An easement is a right which benefits a piece of land (the dominant land) that is enjoyed over another piece of land (the servient land).
The easement may confer rights allowing the proprietor of the dominant land to do something on or over the servient land, such as use a path or right of way, or run services and utilities over it.
Easements may be granted by way of a deed or other legal instrument. Alternatively, it is possible for easements to be acquired by long use. Such easements are known as Prescriptive Easements.
There are three coexisting methods for claiming a prescriptive easement:
- By virtue of the Prescription Act 1832;
- Pursuant to the doctrine of ‘lost modern grant’;
- At Common Law.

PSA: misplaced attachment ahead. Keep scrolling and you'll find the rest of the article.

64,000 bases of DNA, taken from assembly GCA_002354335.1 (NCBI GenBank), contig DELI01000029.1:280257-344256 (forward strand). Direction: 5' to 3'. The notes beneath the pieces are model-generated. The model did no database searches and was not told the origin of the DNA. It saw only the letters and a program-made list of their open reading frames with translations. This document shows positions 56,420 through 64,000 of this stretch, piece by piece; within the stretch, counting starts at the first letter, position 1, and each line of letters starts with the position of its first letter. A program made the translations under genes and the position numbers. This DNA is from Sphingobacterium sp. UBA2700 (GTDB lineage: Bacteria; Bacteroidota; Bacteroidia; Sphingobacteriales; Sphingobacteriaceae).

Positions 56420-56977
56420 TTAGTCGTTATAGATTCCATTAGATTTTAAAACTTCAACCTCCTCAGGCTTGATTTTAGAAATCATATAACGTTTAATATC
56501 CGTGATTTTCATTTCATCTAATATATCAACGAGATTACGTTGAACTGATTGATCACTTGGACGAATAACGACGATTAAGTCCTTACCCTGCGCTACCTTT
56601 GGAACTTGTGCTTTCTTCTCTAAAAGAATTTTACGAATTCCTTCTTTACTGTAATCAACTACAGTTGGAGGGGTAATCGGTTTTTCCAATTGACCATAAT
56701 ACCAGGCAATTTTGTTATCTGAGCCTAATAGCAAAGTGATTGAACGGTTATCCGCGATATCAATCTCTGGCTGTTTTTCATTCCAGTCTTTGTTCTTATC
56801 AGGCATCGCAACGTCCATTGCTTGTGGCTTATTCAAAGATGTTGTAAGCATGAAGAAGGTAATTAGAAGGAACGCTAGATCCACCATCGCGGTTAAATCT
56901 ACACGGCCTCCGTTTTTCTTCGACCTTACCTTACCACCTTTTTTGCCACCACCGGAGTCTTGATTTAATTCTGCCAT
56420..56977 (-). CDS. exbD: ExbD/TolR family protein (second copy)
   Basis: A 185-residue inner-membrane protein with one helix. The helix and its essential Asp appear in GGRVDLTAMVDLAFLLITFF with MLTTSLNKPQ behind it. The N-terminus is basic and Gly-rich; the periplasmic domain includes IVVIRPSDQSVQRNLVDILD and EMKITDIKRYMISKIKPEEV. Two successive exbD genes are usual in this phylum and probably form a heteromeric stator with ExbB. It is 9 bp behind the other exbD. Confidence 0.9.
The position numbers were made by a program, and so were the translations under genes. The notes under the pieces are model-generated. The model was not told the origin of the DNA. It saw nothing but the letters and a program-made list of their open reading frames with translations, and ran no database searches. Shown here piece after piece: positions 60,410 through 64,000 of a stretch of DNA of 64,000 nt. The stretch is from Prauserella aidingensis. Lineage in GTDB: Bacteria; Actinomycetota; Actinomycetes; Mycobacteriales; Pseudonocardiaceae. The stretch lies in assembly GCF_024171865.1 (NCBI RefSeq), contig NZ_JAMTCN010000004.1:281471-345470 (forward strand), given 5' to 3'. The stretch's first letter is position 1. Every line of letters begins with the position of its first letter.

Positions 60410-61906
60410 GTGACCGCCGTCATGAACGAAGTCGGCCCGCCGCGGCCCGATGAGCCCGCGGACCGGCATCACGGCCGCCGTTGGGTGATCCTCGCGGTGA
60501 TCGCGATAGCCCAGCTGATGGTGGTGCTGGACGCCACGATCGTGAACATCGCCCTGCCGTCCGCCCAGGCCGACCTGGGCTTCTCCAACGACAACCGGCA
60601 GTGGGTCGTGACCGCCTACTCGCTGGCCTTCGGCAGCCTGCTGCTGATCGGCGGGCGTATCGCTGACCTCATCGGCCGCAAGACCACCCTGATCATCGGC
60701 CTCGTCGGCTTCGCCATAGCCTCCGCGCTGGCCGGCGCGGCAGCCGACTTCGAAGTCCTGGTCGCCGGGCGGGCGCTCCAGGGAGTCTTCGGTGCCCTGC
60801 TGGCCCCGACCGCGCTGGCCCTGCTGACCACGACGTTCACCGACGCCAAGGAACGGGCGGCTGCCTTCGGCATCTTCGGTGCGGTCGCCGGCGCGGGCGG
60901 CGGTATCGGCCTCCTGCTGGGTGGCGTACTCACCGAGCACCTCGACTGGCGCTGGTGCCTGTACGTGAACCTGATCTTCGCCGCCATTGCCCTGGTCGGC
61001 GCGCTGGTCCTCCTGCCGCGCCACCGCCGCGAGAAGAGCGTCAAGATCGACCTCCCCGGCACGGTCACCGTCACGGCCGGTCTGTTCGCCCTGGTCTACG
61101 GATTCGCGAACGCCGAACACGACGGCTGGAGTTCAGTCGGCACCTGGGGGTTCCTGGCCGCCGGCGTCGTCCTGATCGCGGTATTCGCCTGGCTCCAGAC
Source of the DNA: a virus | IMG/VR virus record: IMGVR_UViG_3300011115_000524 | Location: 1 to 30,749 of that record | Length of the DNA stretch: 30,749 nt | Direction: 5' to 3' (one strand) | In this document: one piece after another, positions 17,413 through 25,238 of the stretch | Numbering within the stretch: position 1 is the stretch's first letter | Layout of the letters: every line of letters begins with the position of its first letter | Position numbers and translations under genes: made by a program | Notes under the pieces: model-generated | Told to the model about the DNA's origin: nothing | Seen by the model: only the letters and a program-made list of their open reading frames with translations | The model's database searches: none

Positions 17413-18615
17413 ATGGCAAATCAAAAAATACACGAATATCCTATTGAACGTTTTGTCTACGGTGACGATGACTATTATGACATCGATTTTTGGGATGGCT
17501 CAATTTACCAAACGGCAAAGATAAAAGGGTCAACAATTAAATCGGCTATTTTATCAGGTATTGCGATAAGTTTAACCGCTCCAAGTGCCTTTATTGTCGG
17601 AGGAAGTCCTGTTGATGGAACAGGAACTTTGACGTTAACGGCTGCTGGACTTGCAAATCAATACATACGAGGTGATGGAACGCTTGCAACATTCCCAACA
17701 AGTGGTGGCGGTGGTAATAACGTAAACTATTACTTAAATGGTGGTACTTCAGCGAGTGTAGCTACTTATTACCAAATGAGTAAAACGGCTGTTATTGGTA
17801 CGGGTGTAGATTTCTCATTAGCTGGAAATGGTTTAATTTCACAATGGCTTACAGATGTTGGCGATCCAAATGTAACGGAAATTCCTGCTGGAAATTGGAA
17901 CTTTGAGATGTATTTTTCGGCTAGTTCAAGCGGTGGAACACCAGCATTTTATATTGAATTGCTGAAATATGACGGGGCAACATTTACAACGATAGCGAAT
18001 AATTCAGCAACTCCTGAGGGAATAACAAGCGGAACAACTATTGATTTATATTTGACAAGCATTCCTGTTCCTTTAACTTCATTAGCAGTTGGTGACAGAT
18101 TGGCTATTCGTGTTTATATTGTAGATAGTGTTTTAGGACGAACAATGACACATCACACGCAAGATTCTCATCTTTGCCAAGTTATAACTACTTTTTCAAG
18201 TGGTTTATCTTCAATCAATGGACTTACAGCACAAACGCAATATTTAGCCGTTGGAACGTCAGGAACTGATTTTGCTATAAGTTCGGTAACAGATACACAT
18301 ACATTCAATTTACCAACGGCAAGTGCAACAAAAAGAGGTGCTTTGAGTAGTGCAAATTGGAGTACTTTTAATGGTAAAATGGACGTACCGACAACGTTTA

The owner of the dominant land must have used the servient land in a manner that is capable of existing as an easement. Such use must have been as of right, that it, without force, without secrecy and without permission (nec vi, nec clam, nec precario).
The user must have been for a period of 20 years irrespective of which of the above methods is used.
While the use must be continuous, it does not need to be constant. The regularity of use required for a prescriptive easement to arise depends upon the nature of the right claimed and whether the owner of the servient land ought to have been aware of it.
While a prescriptive easement over registered land does not need to be completed by registration to take effect at law, there are advantages to registration, which include the notification of third parties of the easement where its existence is not obvious on an inspection of the land.
Applying to register rights acquired by prescription can be complicated and legal advice should be sought at an early stage.
For more information, please contact our property teams: